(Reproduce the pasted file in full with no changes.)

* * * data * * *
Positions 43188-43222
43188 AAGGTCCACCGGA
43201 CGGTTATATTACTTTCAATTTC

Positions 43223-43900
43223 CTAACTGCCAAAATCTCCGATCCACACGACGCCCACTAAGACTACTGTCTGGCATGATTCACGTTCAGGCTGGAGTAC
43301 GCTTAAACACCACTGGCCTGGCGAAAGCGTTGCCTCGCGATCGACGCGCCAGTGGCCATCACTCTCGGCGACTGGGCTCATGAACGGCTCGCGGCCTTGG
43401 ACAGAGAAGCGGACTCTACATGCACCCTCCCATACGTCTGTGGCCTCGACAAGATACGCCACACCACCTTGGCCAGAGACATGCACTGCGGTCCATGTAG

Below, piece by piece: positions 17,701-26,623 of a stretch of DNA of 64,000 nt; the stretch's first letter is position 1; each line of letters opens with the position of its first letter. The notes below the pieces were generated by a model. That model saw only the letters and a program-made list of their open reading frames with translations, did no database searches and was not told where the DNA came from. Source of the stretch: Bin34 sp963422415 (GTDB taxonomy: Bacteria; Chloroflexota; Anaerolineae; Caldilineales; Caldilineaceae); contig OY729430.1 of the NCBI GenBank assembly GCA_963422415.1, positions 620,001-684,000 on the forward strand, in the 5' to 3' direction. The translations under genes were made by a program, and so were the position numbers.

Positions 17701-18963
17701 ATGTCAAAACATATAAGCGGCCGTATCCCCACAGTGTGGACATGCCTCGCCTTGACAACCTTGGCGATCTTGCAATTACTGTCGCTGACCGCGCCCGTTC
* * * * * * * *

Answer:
Positions 43188-43222
43188 AAGGTCCACCGGA
43201 CGGTTATATTACTTTCAATTTC

Positions 43223-43900
43223 CTAACTGCCAAAATCTCCGATCCACACGACGCCCACTAAGACTACTGTCTGGCATGATTCACGTTCAGGCTGGAGTAC
43301 GCTTAAACACCACTGGCCTGGCGAAAGCGTTGCCTCGCGATCGACGCGCCAGTGGCCATCACTCTCGGCGACTGGGCTCATGAACGGCTCGCGGCCTTGG
43401 ACAGAGAAGCGGACTCTACATGCACCCTCCCATACGTCTGTGGCCTCGACAAGATACGCCACACCACCTTGGCCAGAGACATGCACTGCGGTCCATGTAG

Below, piece by piece: positions 17,701-26,623 of a stretch of DNA of 64,000 nt; the stretch's first letter is position 1; each line of letters opens with the position of its first letter. The notes below the pieces were generated by a model. That model saw only the letters and a program-made list of their open reading frames with translations, did no database searches and was not told where the DNA came from. Source of the stretch: Bin34 sp963422415 (GTDB taxonomy: Bacteria; Chloroflexota; Anaerolineae; Caldilineales; Caldilineaceae); contig OY729430.1 of the NCBI GenBank assembly GCA_963422415.1, positions 620,001-684,000 on the forward strand, in the 5' to 3' direction. The translations under genes were made by a program, and so were the position numbers.

Positions 17701-18963
17701 ATGTCAAAACATATAAGCGGCCGTATCCCCACAGTGTGGACATGCCTCGCCTTGACAACCTTGGCGATCTTGCAATTACTGTCGCTGACCGCGCCCGTTC